Alaska's lone congressman Don Young, the House of Representatives' longest serving Republican member, made comments recently at a Wasilla, Alaska high school that have been labeled 'hurtful' by the school's principal Amy Spargo. Alaska Dispatch News reports that many present at the assembly where Young spoke to students found Young's comments on suicide and gay marriage to be both offensive and disrespectful.
Young was asked by teacher Carl Swick about Alaska's high rates of suicide and domestic violence and what particularly he is doing to curb these trends. Young began talking about the role of alcohol and depression in these instances and then, according to witnesses, commented that suicide shows a lack of support from friends and family:
"When I heard 'a lack of support from family' and I heard 'a lack of support from friends,' I felt the oxygen go out of the room, but I gasped as well," Spargo said. "It just isn't true in these situations. It's just such a hurtful thing to say."
Both Spargo and Swick say a friend of the victim, moved by emotion, shouted at Young, “He had friends. He had support.”
“The kid said, ‘It’s depression — you know, a mental illness,' ” Spargo recalled. As she remembers, Young replied, “ ‘Well, what, do you just go to the doctor and get diagnosed with suicide?’ ”
At some point during the exchange, several school staffers say, the congressman also used either the words "—hole” or “smartass.”
Young’s office issued a statement about his conduct Tuesday evening in response to a request from Alaska Dispatch News.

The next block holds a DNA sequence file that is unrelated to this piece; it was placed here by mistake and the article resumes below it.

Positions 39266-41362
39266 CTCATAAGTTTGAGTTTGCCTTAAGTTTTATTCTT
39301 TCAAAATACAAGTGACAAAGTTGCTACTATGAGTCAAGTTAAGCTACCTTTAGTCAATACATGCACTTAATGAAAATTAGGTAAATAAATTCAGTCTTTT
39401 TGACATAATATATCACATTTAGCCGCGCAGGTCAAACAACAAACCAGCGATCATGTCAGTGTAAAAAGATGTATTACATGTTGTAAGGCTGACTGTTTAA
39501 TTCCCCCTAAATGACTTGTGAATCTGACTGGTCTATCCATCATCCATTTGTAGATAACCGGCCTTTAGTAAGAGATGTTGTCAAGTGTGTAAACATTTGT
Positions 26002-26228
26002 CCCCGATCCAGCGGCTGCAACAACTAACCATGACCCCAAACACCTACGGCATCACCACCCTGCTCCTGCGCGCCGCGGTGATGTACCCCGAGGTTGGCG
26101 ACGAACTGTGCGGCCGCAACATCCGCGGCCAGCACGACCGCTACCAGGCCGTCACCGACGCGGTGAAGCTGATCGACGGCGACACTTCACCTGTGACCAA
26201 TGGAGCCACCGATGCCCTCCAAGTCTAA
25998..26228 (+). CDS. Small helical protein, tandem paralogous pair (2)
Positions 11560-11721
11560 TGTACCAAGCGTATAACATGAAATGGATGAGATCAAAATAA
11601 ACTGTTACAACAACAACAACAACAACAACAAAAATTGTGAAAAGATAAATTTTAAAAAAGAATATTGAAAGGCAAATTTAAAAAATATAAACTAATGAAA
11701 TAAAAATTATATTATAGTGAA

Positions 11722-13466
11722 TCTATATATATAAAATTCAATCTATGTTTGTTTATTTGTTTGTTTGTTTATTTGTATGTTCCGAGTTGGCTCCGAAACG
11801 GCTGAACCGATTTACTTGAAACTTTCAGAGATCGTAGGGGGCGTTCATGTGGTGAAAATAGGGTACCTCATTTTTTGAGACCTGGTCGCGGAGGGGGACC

“Congressman Young was very serious and forthright when discussing the issue of suicide, in part because of the high number of tragedies that affect Alaskan youth. He discussed what he believes are leading causes of youth suicide in our state and shared some suggestions for helping family members and friends who are dealing with suicidal thoughts,” spokesman Matt Shuckerow wrote in an email. “In no way did Congressman Young mean to upset anyone with his well-intentioned message. In light of the tragic events affecting the Wasilla High School community, he should have taken a much more sensitive approach.”
Later in the assembly, student Zachary Grier asked Young about his position on same-sex marriage:
“I asked why is it so bad in your eyes?” Grier said.
As Spargo described it, Young answered, “You can’t have marriage with two men. What do you get with two bulls?”
Witnesses say Young then said something about a lot of "bullshazzle" or some word resembling the more familiar obscenity.
“At that point I was heading for the microphone," the principal said. "It was time to be done.” The hour was up, she said, and the tone of the discussion was getting argumentative.
Afterwards, Young spoke with Spargo on his way out and, according to Spargo, said of the student who spoke up about their friend who had recently comitted suicide, "That boy needs to learn some respect."